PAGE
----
|William Ellis Burnett|
On April 21, 1910, little Ellis lived with his family in Civil District 2 of Lawrence County, Tennessee. He was 1 and 7/12ths years old according to the census enumerator. His parents had been married for 12 years. Ellis’ mother was recorded as the mother of six children, all of which were living. There were two Hanson families living in the neighborhood and I’m sure it’s possible they were related through his mother, Martha Hanson. The census enumerator’s handwriting is hard to read but it looks like they lived on Lexington Road.
Before Ellis’ 8th birthday, his life changed forever on November 28, 1916 when his father William died suddenly at the age of 48. He had just returned from the fields in Liberty Grove, Lawrence County, Tennessee and complained of stomach sickness. It may have been a heart attack however. William was buried at St. Truitt Cemetery in Liberty Grove the next day. William’s death left Ellis’ 36-year-old mother a widow who now had to raise eight children alone.
|John William Burnett family -- Ellis is sitting on his|
On April 10, 1930, the family still lived in Civil District 2 of Lawrence County. Again, they were surrounded by Hanson families, although different ones than in 1920. At age 21, Ellis was a laborer on a farm. The census enumerator actually classified him as an “unpaid worker, member of the family.” Virginia, his oldest sister, lived next door with her husband, Hobert Plunkett, and their two children.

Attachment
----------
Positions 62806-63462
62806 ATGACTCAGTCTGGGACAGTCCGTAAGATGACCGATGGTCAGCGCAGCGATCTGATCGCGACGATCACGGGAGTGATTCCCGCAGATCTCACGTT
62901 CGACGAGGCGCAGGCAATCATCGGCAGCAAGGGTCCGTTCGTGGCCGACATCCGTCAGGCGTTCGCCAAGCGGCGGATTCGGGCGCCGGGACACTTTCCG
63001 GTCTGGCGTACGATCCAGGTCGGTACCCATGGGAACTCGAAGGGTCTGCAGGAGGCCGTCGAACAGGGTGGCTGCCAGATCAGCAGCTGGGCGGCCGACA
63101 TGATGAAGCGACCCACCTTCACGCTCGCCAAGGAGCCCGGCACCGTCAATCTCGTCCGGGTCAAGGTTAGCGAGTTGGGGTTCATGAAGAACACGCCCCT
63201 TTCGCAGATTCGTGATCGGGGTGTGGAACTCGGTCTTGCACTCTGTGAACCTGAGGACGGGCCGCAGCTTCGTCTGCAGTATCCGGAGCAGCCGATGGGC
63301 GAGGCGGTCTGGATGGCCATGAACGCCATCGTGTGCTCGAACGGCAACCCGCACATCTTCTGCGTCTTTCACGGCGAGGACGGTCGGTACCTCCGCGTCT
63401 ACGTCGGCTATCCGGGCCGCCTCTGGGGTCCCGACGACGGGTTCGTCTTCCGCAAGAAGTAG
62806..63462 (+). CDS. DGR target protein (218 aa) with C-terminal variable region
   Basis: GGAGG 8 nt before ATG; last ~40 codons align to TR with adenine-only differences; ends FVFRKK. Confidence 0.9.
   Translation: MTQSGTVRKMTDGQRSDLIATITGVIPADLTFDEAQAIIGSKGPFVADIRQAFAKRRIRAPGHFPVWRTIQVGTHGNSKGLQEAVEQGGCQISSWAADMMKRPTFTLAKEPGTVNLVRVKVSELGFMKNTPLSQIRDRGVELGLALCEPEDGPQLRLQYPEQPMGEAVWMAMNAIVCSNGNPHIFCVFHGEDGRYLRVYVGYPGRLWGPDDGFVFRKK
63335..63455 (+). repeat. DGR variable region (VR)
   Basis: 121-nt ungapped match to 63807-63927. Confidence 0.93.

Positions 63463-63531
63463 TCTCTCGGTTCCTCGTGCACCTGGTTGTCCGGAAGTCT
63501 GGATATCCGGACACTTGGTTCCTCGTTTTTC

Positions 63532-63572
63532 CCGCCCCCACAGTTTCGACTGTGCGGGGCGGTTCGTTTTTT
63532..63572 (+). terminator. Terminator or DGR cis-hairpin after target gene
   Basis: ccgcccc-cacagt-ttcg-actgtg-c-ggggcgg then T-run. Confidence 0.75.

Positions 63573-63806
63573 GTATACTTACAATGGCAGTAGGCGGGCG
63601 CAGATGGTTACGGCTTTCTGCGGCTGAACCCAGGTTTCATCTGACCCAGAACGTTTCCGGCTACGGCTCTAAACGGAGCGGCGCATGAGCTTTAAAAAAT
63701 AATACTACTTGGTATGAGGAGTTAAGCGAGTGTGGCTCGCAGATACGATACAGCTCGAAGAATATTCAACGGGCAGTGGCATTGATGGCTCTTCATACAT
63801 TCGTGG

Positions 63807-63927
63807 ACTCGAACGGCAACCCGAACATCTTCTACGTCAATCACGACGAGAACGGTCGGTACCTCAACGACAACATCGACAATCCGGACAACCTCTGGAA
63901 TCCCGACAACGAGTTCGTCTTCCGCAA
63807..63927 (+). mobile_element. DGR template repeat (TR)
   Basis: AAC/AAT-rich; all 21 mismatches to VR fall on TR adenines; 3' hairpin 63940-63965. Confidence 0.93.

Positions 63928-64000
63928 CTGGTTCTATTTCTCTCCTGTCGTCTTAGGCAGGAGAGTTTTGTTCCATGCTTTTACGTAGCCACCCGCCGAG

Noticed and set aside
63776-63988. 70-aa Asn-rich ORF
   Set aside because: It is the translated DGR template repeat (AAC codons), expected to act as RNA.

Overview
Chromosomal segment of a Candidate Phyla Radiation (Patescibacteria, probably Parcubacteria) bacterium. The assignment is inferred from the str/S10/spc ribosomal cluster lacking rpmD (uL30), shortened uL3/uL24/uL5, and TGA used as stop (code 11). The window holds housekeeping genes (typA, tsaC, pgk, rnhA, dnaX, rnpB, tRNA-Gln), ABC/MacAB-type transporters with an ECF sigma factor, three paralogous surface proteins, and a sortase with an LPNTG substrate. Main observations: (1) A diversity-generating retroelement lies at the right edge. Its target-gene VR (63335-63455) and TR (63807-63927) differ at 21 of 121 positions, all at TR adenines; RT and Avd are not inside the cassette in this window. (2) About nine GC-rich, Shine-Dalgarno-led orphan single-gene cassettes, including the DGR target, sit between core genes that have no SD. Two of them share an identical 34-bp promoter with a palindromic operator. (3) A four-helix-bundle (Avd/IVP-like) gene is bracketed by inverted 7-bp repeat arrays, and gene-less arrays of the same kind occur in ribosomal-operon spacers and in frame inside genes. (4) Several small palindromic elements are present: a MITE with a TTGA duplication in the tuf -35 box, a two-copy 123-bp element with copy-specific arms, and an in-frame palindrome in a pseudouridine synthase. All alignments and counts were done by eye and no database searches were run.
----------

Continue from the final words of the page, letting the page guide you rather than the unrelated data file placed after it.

When I look at the picture of Ellis above, I see my Daddy—Sam Lankford. Here’s a side-by-side comparison of the two of them. What do you think—does anyone else out there think they look alike? I always find it interesting to see the family resemblances in collateral lines. Daddy’s grandfather, Thomas Terrell Burnette, and Ellis’ father, John William Burnett, were brothers so Daddy and Ellis would be first cousins, once removed.
|Ellis on the left, Daddy (Sam Lankford) on the right|
This blog entry completes 100 ancestors! I never thought I’d make it that far. Unfortunately, I now need to take a break from the series as I’ve been neglecting other projects. The most important project on my list is to organize all of the family photos—a monumental but important project. I’ll still fit in time to blog though—maybe it’s time to get back to documenting our family treasures. Wish me luck!